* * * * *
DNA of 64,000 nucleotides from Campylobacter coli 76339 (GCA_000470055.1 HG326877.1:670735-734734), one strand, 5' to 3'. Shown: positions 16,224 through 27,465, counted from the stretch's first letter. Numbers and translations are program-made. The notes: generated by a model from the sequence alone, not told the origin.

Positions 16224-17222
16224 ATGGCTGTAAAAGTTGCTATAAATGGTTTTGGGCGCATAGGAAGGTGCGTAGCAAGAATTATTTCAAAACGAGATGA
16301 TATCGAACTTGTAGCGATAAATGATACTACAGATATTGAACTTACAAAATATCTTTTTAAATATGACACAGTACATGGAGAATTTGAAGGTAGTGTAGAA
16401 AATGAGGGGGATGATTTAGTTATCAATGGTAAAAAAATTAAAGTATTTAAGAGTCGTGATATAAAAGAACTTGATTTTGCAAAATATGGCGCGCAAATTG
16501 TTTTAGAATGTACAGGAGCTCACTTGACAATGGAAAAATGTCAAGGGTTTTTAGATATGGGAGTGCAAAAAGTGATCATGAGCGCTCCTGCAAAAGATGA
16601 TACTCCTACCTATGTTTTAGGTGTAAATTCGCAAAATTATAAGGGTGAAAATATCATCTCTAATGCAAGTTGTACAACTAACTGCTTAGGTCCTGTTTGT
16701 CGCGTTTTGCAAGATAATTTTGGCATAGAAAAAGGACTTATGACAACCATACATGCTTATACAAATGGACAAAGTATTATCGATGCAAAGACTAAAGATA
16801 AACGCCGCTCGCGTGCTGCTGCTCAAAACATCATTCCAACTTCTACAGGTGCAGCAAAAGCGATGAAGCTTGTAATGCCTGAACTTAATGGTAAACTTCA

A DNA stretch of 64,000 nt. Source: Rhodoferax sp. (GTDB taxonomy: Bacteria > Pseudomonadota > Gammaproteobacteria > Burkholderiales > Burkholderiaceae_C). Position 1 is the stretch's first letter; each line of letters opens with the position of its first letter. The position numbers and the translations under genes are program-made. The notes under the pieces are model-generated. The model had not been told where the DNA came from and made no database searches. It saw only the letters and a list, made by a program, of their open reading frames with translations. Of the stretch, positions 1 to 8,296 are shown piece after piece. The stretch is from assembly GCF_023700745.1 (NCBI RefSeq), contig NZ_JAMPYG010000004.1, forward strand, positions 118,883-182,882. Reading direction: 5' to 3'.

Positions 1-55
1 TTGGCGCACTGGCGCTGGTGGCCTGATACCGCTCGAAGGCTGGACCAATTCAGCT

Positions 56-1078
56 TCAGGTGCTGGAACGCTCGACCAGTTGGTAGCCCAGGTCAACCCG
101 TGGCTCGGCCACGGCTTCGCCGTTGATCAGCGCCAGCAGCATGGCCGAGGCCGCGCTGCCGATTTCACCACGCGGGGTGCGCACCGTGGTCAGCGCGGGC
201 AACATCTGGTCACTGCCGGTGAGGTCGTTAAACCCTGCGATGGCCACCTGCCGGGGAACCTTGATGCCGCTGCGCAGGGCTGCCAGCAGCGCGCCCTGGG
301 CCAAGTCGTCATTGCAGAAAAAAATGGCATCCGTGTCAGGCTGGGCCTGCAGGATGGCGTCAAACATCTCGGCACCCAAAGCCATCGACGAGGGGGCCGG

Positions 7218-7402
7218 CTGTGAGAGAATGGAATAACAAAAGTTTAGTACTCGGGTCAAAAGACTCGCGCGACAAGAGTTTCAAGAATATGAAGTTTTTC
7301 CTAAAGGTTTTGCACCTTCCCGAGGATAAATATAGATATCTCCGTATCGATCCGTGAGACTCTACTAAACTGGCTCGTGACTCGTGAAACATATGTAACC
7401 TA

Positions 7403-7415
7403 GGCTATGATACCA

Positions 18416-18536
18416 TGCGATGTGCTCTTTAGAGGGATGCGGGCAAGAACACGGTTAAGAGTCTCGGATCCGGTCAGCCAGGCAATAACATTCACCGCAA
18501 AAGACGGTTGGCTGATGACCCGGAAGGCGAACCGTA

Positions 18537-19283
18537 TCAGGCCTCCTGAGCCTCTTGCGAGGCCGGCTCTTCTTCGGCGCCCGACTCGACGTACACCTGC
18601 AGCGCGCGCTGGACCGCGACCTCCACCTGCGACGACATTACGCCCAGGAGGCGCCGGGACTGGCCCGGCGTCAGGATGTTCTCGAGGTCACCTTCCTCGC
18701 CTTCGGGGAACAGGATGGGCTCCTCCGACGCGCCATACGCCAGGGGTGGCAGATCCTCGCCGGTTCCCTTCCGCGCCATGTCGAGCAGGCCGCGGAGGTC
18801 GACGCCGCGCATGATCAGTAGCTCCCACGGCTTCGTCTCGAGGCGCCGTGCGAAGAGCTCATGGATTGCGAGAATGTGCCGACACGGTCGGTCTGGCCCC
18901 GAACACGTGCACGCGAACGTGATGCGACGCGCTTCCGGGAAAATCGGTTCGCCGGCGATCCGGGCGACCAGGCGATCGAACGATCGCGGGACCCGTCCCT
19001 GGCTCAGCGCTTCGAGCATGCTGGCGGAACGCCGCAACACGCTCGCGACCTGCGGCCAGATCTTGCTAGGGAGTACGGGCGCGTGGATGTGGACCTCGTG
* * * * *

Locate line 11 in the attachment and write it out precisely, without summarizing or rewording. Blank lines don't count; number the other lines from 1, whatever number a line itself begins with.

Positions 1-55